Sustainable Fish Guide: The Best and Worst Fish
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Choosing your fish responsibly is really a two-part process. First, you have to consider the environment: Is the species overfished? Or if it is farm-raised, is that done in an eco-friendly way? Then, you have to figure out the health risks: Is the fish safe to eat? Does it have a high rate of contaminants? And to make things more difficult, these two categories don’t always overlap. Sometimes an eco-friendly fish is one of the most dangerous for you to eat; and vice versa. (Plus, you also need to figure out what all of these terms actually mean.)
The abundance of information available on the web is almost counterproductive because it makes the process incredibly complicated; there are too many decisions to make and factors to consider when you just want to pick a fish for dinner. So we created the Sustainable Fish Guide, which will tell you everything you need to know about shopping responsibly and how to do it.
Since we couldn’t find a guide that listed the best fish for you and the environment, we made one ourselves (see below). We also made a list of the 10 worst fish to eat.
The Best Eco-friendly and Healthy Fish To Eat*
It can be difficult to choose a fish because some of the fish that are the best for you to eat health-wise may be the worst eco-wise. Our suggestion? We cross-referenced a health-alerts list and an eco-rated fish list, from the EDF (Environmental Defense Fund) to make our best and worst lists. Also note that the EDF has added a new feature this year that indicates which fish have the most heart-healthy omega-3 fatty acids.
- Pacific halibut (caught in Alaska or Canada)
- Farmed oysters
- Sablefish/black cod (from Alaska or Canada)
- Albacore tuna (US and Canada)
- Wild Alaskan salmon and canned salmon
- Farmed rainbow trout
- Clams, farmed and soft-shell
- Long-fin squid (US)
- Farmed bay scallops
- Pink shrimp (from Oregon)
- Mahimahi (US-caught by troll or pole)
- Farmed mussels
*As these lists are bound to change, we suggest you also cross-reference the two charts so that you can be updated about your shopping choices. Just use the find and replace key to search for your desired fish.
Read on to see a quick guide to the terms and definitions that we use in this story...
Basic Terms and Definitions
1) What does sustainable fishing mean?
The way that we fish and farm fish matters because methods vary in their negative impact on the environment. The goal of sustainable fishing is to reduce these negative impacts as much as possible, and to protect the Earth’s natural resources and ecosystems.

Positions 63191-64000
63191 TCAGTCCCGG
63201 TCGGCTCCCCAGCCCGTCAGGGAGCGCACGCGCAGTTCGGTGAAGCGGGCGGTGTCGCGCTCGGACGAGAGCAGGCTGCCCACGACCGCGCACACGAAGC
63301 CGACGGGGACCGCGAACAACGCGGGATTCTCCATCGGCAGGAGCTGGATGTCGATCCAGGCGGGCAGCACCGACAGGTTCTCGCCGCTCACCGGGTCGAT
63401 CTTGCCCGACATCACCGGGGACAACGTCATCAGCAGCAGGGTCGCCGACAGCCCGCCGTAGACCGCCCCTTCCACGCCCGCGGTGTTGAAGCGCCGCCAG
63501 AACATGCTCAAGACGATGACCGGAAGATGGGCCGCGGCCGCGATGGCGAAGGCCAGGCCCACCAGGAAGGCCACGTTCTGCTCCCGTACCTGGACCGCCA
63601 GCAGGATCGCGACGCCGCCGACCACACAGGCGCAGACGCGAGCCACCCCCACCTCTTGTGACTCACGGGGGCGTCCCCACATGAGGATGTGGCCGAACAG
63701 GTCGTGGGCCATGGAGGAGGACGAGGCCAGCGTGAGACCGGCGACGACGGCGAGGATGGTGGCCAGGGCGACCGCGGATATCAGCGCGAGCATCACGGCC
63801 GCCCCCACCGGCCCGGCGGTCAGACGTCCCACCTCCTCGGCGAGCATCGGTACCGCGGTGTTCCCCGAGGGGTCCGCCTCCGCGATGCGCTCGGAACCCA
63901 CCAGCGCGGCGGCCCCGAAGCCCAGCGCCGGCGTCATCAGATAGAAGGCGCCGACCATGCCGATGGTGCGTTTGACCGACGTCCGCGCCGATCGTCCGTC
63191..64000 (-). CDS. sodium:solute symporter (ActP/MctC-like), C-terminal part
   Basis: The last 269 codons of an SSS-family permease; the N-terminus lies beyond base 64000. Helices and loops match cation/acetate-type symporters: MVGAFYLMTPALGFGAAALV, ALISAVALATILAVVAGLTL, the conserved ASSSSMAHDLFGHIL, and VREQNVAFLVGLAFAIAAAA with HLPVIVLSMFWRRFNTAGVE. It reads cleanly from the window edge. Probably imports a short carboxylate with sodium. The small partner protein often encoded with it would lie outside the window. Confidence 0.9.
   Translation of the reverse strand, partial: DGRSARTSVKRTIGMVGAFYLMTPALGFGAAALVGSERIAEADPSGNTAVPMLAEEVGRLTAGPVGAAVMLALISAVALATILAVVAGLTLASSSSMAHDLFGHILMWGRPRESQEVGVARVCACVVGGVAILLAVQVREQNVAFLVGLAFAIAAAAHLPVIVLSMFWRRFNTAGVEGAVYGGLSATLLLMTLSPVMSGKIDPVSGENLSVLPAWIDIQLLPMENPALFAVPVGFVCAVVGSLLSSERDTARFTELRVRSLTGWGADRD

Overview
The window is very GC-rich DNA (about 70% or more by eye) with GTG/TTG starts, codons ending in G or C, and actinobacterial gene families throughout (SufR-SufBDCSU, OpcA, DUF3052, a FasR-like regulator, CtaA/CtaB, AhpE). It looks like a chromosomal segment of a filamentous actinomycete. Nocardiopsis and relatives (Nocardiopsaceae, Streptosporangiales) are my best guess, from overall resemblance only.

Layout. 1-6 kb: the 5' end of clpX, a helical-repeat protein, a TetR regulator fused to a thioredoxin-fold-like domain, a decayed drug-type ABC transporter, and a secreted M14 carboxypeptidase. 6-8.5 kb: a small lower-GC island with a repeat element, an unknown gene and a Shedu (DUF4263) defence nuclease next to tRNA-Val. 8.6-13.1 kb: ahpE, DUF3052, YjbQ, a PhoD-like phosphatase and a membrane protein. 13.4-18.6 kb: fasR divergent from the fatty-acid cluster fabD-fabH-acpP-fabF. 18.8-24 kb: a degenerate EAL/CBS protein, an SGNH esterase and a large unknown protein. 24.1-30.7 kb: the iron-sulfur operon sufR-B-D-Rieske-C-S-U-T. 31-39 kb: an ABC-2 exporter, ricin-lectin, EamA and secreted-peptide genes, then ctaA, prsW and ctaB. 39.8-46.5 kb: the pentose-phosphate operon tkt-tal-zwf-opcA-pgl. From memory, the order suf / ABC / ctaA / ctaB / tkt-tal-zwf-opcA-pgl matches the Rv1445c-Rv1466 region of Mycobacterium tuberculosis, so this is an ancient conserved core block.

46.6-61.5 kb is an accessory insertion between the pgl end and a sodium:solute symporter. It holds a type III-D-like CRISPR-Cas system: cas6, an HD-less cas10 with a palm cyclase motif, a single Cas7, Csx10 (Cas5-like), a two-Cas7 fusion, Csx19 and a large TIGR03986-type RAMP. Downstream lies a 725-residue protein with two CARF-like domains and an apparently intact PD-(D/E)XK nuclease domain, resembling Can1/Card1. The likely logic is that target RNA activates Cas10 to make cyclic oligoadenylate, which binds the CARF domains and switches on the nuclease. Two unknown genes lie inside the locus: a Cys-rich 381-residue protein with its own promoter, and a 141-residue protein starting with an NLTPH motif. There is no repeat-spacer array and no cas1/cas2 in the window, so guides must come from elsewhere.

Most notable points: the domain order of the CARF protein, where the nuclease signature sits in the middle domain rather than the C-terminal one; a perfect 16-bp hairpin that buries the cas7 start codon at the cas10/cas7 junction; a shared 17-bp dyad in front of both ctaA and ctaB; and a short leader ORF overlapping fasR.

2) Wild Seafood Fishing Methods*
Two of the biggest problems with fishing methods are bycatch (catching and/or killing unintended fish — the equivalent of an innocent bystander) and damage to the ocean floor (caused by dredging or dragging nets along it). Click here to read more about fishing methods.
3) Fish Farming/Aquaculture Methods
Some of the concerns for different methods of fish farming are untreated wastewater entering natural waterways and spreading diseases to the natural wildlife, destruction of coastlines and pollution of groundwater from untreated waste water, and farmed fish escaping and competing and/or breeding with wild species. There are some systems that address these concerns, but they are expensive to operate at this time. Click here to read more about the specific systems.
*When you look at seafood watches online for fish that are safe to eat and good for the environment, you will usually see the fish with these definers following them: wild, trawl, imported long-line, etc.; these refer to the fishing or farming methods used for the fish.
One of the major health concerns when eating fish is the level of mercury in wild fish, a result of industrial pollution. Generally, large fish at the top of the food chain, like sharks, swordfish or king mackerel, have the highest levels of mercury because they accumulate more as they eat the mercury-filled smaller fish. High levels of mercury in the body are especially dangerous for pregnant women or young children because it can cause severe damage to developing nervous systems. So it is important to check out seafood watches and health indexes to stay up-to-date on what fish are safe to eat.
A man-made industrial pollutant that is toxic for adults and particularly children. It doesn’t break down easily in water, so it accumulates in fish tissues and then, consequently, in our bodies when we eat contaminated fish.
6) More Information
When purchasing fish, look for products that are sustainably and responsibly raised like the gorgeous New Zealand King Salmon photographed above, which has no preservatives or nitrates added — the brand also offers a smoked version that only has three ingredients: king salmon, sea salt, and manuka wood smoke. If you're unsure of where the fish at your local market falls on this list, check out The Monterey Bay Aquarium’s Seafood Watch program, which has downloadable pocket guides for each part of the country and an iPhone application. On their site, you’re also able to search for any fish and learn of the health risks.
Check out our video of Chef Eric Ripert on sustainable seafood below:
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